Newton school officials said they are investigating a hateful letter sent late last month to a Brown Middle School staff member of color whose job includes developing Black History Month lessons in the building.
The letter was directly addressed to the Brown staff member, who picked it up in his school mailbox. Inside the envelope was a small note that consisted solely of the letters “ALM” in large block letters, which school officials said stood for “All Lives Matter.” It did not have any signature. The staff member received the message Jan. 29.
Newton police are investigating the source of the letter, which school officials declared was an act of hate targeting the employee.
Brown Middle School’s principal, Kimberly Lysaght, notified families about the incident in an e-mail Feb. 1.
“We see this note as an anonymous threat directed toward him, and also as an attack on the safety of all students and staff in this building and the work we are committed to as a school district,” Lysaght said in her e-mail to the school community. “We are horrified that it has happened in a place that should always be supportive and nurturing.”
Lysaght said she is committed to finding out who is responsible for the letter to the school worker. She asked anyone who has information to reach out to the Brown Middle School administration.
Newton Police Lieutenant Bruce Apotheker on Tuesday said the letter is still under investigation.
Newton Superintendent David Fleishman, who reported the incident to the School Committee on Feb. 8, called the letter a “direct assault” on the staff member, as well as an attack on Black Lives Matter, the community, and “the values that we hold dear.” Fleishman released a version of the statement in a newsletter sent out Monday.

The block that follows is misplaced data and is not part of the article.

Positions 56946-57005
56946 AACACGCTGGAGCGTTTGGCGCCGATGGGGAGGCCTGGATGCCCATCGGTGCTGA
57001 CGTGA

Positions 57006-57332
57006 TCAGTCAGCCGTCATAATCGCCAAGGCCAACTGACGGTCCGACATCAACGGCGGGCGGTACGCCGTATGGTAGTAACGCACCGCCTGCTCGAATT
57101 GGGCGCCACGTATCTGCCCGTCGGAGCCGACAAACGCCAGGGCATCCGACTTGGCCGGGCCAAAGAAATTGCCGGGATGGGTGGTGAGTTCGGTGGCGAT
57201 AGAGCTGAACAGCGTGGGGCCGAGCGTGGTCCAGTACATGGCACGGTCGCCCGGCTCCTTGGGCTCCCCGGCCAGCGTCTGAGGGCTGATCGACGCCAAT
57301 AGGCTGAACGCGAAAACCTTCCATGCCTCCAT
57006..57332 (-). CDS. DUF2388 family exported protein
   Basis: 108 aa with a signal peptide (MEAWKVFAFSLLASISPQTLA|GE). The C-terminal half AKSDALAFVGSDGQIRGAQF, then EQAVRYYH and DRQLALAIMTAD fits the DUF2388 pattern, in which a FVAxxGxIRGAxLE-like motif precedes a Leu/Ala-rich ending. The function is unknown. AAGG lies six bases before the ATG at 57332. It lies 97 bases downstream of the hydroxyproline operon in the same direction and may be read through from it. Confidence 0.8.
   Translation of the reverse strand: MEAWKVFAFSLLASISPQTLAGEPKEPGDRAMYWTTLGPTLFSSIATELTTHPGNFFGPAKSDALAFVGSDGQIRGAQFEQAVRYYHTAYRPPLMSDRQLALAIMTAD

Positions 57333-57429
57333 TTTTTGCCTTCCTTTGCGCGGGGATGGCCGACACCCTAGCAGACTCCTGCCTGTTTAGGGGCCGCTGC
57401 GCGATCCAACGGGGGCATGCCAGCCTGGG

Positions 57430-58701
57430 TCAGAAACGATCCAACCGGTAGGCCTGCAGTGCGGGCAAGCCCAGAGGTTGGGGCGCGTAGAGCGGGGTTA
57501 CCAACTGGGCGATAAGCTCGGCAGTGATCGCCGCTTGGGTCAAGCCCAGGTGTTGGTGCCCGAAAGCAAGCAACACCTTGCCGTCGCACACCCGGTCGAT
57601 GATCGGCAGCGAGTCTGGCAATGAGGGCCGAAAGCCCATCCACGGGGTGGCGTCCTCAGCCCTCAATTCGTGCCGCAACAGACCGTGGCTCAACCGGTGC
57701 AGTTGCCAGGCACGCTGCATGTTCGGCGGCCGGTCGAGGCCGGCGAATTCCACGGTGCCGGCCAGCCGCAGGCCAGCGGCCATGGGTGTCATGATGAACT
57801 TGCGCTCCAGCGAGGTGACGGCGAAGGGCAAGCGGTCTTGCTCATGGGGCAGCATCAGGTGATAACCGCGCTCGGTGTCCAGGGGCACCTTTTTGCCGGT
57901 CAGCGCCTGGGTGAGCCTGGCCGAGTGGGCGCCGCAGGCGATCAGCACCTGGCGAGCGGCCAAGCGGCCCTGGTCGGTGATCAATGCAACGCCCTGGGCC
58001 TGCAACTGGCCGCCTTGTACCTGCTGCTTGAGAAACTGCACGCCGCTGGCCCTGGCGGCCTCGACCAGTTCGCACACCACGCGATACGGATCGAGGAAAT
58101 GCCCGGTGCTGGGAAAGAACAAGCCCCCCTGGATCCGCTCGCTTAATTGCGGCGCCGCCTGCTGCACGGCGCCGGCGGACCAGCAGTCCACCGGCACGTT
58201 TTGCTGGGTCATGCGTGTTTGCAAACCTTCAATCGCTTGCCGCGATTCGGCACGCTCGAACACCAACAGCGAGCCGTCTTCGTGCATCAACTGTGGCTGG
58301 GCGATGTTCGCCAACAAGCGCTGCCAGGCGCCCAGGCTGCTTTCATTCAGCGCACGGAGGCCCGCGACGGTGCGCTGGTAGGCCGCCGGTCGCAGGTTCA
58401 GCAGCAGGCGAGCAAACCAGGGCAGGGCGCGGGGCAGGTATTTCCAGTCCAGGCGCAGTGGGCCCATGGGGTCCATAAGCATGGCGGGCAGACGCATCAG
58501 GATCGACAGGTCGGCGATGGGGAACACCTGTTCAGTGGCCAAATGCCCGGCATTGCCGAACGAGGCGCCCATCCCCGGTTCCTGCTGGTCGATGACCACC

The incident was reported Monday by Newton Patch.
Fleishman told School Committee members the Brown Middle School staff member was frightened and in a lot of pain after receiving the letter.
The Brown school community was standing by the employee, Fleishman said. “We’ve got a lot of work to do as a community if one of our leaders on our anti-racism work can’t feel safe as he works on important School Committee and district goals,” the superintendent said.
Fleishman said the incident showed Newton is not immune to incidents of hate.
“This kind of hate and these hateful acts don’t just occur in other places, they occur in our city and in our school district,” he said.
Lysaght said the Brown Middle School is working with Kathy Lopes, the district’s director of diversity, equity and inclusion, to help plan healing opportunities for the community.
The school also consulted with Families Organized for Racial Justice, a local advocacy group, to coordinate efforts for the greater Newton community.
When the principal notified the community in her e-mail, Lysaght said she was writing “from a place of outrage” due to the incident.
“I expect that the Brown Middle School community will come together, not only to support our colleague, but to stand in support of our values as an anti-racist school community - a community that takes action when hate is revealed,” Lysaght said.
John Hilliard can be reached at firstname.lastname@example.org.